David Cameron has confirmed he has changed his mind on the need for student grants for the poorest students - telling MPs a system of loans and fees is a better way to ensure university was not the preserve of the “elite”.
The Prime Minister came under fire from Jeremy Corbyn for getting rid of student maintenance grants, despite the plan not appearing in the Conservative manifesto.
His response at Prime Minister’s Questions - that fees and loans was “uncapping aspiration” - is in marked contrast to Mr Cameron’s pledge in 2010 to “always help people from lower income backgrounds” has been shared in social media.
David Cameron,2010 "We must always help ppl from lower income backgrounds to go to uni,that's why we keep bursaries" pic.twitter.com/zg5lh7jIeW— Abby Tomlinson (@twcuddleston) January 19, 2016
His position was confirmed to The Huffington Post UK by the Prime Minister’s official spokesman.
I just asked No10 why PM had changed his mind on bursaries since 2010. Spksman: loans better for taxpayer + students https://t.co/uFAOmOI62Y— Paul Waugh (@paulwaugh) January 20, 2016ADVERTISEMENT
The Labour leader argued the coalition Government pledged to increase the bursary for the poorest when it trebled tuition university fees to £3,000 a year in 2011.
But Mr Cameron responded it was Labour that introduced fees and loans to replace grants in 1998, and claimed the party under Mr Corbyn’s leadership wanted to go back to a situation where “people went out, worked hard, to pay their taxes for an elite to go university”.
The move to axe the grant, which will affect around half a million of England's poorest students, was met with anger when it was announced in George Osborne's Summer budget.
The policy was not debated in the Commons, and was instead passed by just 18 MPs in a back-room Westminster committee. Yesterday, students blocked Westminster Bridge in protest.
Mr Corbyn opened his round of six questions at PMQs on “where in the Tory manifesto” was the pledge to abolish maintenance grants for all students.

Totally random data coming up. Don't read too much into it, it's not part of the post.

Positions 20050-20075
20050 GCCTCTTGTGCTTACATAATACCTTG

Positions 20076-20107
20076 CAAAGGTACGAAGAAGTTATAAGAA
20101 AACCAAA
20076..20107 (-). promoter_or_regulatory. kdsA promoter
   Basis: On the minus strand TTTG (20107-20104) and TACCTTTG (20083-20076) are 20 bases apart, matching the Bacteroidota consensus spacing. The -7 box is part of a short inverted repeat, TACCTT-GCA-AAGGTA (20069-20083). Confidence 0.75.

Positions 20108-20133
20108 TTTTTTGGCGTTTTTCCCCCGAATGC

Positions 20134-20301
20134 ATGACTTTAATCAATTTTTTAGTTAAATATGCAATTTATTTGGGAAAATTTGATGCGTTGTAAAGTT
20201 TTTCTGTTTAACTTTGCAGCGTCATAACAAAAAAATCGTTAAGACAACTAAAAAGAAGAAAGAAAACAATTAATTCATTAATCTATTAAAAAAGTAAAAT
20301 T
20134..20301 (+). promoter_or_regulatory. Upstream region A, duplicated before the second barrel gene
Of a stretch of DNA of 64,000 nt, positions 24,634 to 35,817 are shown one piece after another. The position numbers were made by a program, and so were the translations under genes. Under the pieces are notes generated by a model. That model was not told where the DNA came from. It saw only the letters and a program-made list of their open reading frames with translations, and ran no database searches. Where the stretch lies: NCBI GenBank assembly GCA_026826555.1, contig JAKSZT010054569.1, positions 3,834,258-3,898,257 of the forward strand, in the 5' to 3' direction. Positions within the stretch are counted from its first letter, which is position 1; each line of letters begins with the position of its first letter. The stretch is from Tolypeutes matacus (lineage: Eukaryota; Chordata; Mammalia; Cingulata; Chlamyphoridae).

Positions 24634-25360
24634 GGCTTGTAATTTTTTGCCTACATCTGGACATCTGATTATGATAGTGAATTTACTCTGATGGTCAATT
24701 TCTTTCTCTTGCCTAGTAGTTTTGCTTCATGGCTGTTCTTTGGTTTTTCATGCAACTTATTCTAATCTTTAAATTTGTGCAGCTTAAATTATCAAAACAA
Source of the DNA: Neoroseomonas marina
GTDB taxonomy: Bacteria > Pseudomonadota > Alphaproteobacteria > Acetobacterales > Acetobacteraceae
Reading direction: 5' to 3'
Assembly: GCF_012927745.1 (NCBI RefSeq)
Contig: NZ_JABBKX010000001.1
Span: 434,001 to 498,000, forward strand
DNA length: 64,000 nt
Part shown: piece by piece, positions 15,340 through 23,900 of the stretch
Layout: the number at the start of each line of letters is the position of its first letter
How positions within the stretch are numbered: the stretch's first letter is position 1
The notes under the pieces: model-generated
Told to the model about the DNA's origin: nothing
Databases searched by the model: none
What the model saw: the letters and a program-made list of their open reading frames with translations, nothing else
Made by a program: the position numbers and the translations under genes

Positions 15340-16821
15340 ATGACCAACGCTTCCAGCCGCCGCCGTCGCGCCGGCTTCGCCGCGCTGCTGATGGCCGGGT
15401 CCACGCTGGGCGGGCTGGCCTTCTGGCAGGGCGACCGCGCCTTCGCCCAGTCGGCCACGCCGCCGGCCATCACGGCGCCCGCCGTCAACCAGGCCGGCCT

Mr Cameron’s reply was the manifesto promised to “cut the deficit and would uncap student numbers, and we've done both”.
The Labour leader persisted, raising a question crowdsourced from “a student called Liam” who asked: ‘I’m training to be a mathematics teacher and now will come out at the end of my course to debts in excess of £50,000. Which is roughly twice what his annual income would be.”
He added: “Why is Liam being put into such debt?”
Mr Cameron argued - as has repeatedly been the Government line - that more people from the poorest backgrounds are going to university now.
He said: “What I would say to Liam is he's now in a country with a university system with more people going to university than ever before and more people from low income backgrounds going than ever before.
“He will not pay back a penny of his loan until he's earning £21,000. He will not start paying back in full until he's earning £35,000 and our policy is going to put more money in the hands of students like Liam.
“By contrast, the Labour policy. - which is to scrap the loans and scrap the fees, which would cost £10 billion - would mean going back to a situation where people went out, worked hard, pay their taxes for an elite to go university. We're uncapping aspiration. He wants to put a cap it.”
The Labour leader returned by raising the pledge to increase maintenance grants as fees were increased. Mr Corbyn said: “They’re now scrapping the very same grants they used to boast about they would increase. Where is the sense in doing this? Why are they abolishing those maintenance grants?”
Mr Cameron replied: “The sense in doing this is we want to uncap university places so as many young people in our country who want to go to university can go to university. And before too much shouting from the party opposite, when they were in government it was Labour that introduced the fees and loans system.”